Lewis (2008c) also compared balanced funds with life cycle funds [similar to Spitzer and Singh (2011)] using similar life cycle strategies as in his previous research. Focusing on the proportion of final salary that could be obtained from the accumulated retirement wealth, the aggressive portfolio exhibits the highest standard deviation and widest range of proportion of final salary with the conservative portfolio exhibiting the lowest risk (standard deviation and range). Lewis (2008c) subsequently infers the average asset allocation to equity within each life cycle portfolio and simulates three comparable balanced funds. The results reveal the following: The average percentage of retirement salary which could be achieved by each of the resulting three portfolios is consistently higher for the balanced funds (Lewis 2008c). Furthermore, the kurtosis of the life cycle funds is consistently slightly higher than that of the comparable balanced funds (Lewis 2008c).

Pfau (2010) also makes a strong case in support of life cycle funds by focusing on the risk-return trade-off between more aggressive balanced funds and the protection offered by life cycle funds. His research introduces a utility function that captures the risk aversion of the individual and how this may alter one's interpretation of which strategy is optimal. Without considering investor utility, the life cycle strategies modelled by Pfau (2010) slightly underperform the balanced fund strategies with a similar average equity exposure.

Basu et al. (2011) introduced an innovative alternative to the traditional life cycle fund; the dynamic approach proposed considers the retirement target and the asset class returns achieved to date and only switches to lower risk asset classes on the condition that the retirement target may realistically be achieved based on the accumulated wealth at every stage of switching, therefore, considering the impact of past market performance and future return expectations. Basu et al. (2011) contend that although the traditional life cycle strategy may be appropriate to protect the downside risk of the portfolio closer to retirement, it may fail to realise the retirement wealth target.

The results of Basu et al. (2011) indicate that the dynamic life cycle strategies seem superior to traditional life cycle funds, irrespective of how long the glide path is. It also offers better downside protection and mean accumulated wealth compared with a balanced fund. Likewise, the higher the allocation to equities in a balanced fund, the better the mean wealth accumulation. The riskiness of the strategy as measured by range, distribution and standard deviation increases with the equity allocation.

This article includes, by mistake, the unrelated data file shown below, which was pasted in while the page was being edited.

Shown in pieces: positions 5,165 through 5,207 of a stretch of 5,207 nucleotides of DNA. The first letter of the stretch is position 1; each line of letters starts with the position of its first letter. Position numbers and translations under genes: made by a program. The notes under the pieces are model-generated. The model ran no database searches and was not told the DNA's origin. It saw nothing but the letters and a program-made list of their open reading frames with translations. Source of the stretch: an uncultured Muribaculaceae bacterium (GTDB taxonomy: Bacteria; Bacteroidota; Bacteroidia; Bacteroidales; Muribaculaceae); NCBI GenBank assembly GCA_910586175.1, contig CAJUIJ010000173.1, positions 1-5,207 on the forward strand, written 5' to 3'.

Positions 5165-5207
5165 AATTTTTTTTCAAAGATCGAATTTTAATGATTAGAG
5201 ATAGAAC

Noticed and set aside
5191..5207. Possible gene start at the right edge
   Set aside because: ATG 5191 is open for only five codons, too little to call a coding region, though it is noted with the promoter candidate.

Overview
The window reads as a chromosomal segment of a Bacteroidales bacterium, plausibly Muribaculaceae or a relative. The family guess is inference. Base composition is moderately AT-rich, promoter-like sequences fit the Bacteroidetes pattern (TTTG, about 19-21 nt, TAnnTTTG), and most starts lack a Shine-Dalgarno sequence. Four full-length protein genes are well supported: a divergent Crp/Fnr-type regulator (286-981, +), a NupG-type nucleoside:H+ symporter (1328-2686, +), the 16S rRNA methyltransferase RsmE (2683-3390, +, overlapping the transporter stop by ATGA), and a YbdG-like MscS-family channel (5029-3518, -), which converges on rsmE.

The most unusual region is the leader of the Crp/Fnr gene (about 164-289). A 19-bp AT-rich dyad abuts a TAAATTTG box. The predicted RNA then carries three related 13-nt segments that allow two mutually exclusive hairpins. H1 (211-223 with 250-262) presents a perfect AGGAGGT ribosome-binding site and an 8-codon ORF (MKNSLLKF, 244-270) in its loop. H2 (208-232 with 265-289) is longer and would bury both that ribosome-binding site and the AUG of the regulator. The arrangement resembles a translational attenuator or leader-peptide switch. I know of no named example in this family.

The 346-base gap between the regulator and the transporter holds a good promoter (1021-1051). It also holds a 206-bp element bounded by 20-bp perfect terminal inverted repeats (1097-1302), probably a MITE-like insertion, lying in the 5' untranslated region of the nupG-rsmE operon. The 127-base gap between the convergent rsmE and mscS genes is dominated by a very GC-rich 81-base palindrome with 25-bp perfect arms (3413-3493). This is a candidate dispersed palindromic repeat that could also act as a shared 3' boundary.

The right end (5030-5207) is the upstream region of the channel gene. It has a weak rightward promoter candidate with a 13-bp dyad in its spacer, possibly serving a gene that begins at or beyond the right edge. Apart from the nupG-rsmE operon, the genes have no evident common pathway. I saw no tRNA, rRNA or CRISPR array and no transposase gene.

The literature presents life cycle funds that start and end with varying exposures to equity and diverse periods over which the glide path is implemented. These factors make it difficult to generalise about the performance of these funds. However, the majority of literature indicates that, generally, a balanced fund with an average asset allocation over the investment horizon, which is similar to that of a life cycle counterpart, offers a higher mean retirement accumulation and wider range, distribution and standard deviation (Lewis 2008c). This general finding has been challenged by Pang and Warshawsky (2011), who acknowledged that balanced funds exhibited a wider range, distribution and standard deviation but indicated that, in their research, the mean accumulated ending wealth for balanced and life cycle funds was quite similar.


Research method

Life cycle and balanced fund models

Four balanced funds (BF) and life cycle funds (LC) each are considered. The four balanced funds (BF1 to BF4) each have a unique asset allocation strategy as detailed in Table 1. In the case of the life cycle funds, two contrasting starting asset allocations are considered (LC1 vs. LC2), as well as different glide paths over 10 and 5 years, respectively (contrast LC1 (10) with LC1 (5)). In all instances, the funds modelled comply with the requirements of Regulation 28 of the Pension Fund Act. The asset allocations and glide paths (where applicable) for all funds modelled are shown in Table 1.

In comparing traditional LC funds with BF, the research considers a South African resident that saves for retirement from age 25 to 65 (a 40-year investment horizon) and earns a starting salary of R673 101 (South African Rand). The individual's salary annually increases at a rate of inflation of 4.5%. Throughout the pre-retirement investment horizon, the individual contributes 15% of the annual salary to a retirement fund while the contributions are made at the end of each month. This implies that the individual makes 480 monthly contributions. Furthermore, the individual is assumed to be in the workforce for the full 40-year investment horizon.

All the funds modelled are rebalanced